On the basis of these results, the researchers performed biological tests for pathogenicity and data confirmation. Because biosafety was involved, they sent an aliquot of the isolated virus to the Agriculture Ministry’s National Laboratory, which also performed biological and serological tests confirming that the virus was a new species and did not pose a threat.

“This was a relief, especially considering that Brazil is the world’s leading exporter of frozen chicken,” Thomazelli said. “Any pathogenic avian virus would be a major concern, especially if it affected poultry, but that’s not the case.”

The discovery of new viruses is still a rarity, but it is becoming less infrequent because of next-generation sequencing.

“The virus we discovered is the 15th type of avian paramyxovirus. Two years ago, there were only ten types. Knowledge in this area has increased significantly as a result,” Thomazelli said.

Fifty years on, the Breeding Bird Survey continues to produce new insights

(Science Daily, American Ornithological Society 26 July 2017)

In 1966, a U.S. Fish and Wildlife Service biologist named Chan Robbins launched an international program designed to measure changes in bird populations using volunteers recruited to count birds on pre-set routes along country roads. The result, the North American Breeding Bird Survey or BBS, is still going strong more than five decades later. This month The Condor: Ornithological Applications is publishing a special set of research papers to honor the program’s fiftieth anniversary.

Unassuming but visionary, Robbins had studied DDT’s effects on birds — his reports were edited by Rachel Carson — and he wanted to devise a way of monitoring the health of the continent’s bird populations on a large scale. The simple field protocols he developed, able to be carried out by volunteer birdwatchers, have remained largely the same since the program’s inception. Today, there are more than 4100 survey routes spanning North America from Alaska to Newfoundland, Florida, and northern Mexico.

The BBS provides long-term data for 424 species, with more limited data for an additional 122. Since data collection began in the 1960s, significantly more species have been declining than increasing. Looking at patterns of change in groups of birds sharing common attributes can be especially useful; for example, only 8 of 24 grassland bird species have seen increases. However, in the short term the picture is slightly rosier — since the survey area was expanded in 1993, 56% of the species surveyed have showed positive trends. Today, modern statistical techniques are letting ornithologists glean more insight from BBS data than ever before.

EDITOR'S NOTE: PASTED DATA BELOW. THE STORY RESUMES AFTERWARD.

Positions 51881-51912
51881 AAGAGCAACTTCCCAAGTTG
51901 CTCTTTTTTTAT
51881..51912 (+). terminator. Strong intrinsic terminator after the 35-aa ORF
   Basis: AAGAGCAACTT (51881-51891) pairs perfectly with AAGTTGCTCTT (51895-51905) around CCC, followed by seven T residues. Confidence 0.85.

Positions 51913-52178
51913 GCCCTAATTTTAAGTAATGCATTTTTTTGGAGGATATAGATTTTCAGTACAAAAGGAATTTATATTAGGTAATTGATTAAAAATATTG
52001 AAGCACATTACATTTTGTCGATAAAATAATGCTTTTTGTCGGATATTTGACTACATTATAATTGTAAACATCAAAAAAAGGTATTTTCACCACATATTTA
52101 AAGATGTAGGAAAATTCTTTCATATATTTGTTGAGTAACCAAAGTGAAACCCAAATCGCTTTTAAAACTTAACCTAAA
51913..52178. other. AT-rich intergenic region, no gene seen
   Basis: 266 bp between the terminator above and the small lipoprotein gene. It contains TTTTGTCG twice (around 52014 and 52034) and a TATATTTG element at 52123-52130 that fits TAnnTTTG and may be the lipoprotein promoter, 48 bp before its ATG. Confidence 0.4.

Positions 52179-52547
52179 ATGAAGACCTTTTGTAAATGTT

“The BBS is the only source of long-term, multi-scale population change information for more than 500 species of North American birds,” according to the USGS’s John Sauer, who has worked with the BBS since 1986 and was one of the co-editors for the special section along with Keith Pardieck and Colleen Handel, also with the USGS. “BBS results have allowed conservationists to identify bird species and regions undergoing population declines, alerting the public and scientists to population changes and facilitating the development of initiatives to better understand declines.”

The papers that make up the special section in The Condor include:

  • Prioritizing areas for conservation by combining six years of BBS data with remotely sensed environmental data to model the predicted distribution of seven grassland bird species in the Northern Great Plains based on their habitat needs.
  • Statistical approaches for model selection in BBS analyses.
  • Combining BBS with off-road surveys to estimate population changes for birds that breed in Alaska, where habitats are being rapidly altered due to climate change.
  • Using long-term BBS data to rank the vulnerability of more than 460 landbird species, set population objectives, and track progress toward meeting conservation goals.
  • Analyzing how well road-based BBS routes represent larger landscapes, using data from 2011 National Land Cover Database, with the conclusion that any land-cover-based roadside bias in BBS data is likely minimal.
  • Combining BBS data with separate demographic data to estimate the size of the Atlantic Flyway’s Wood Duck population.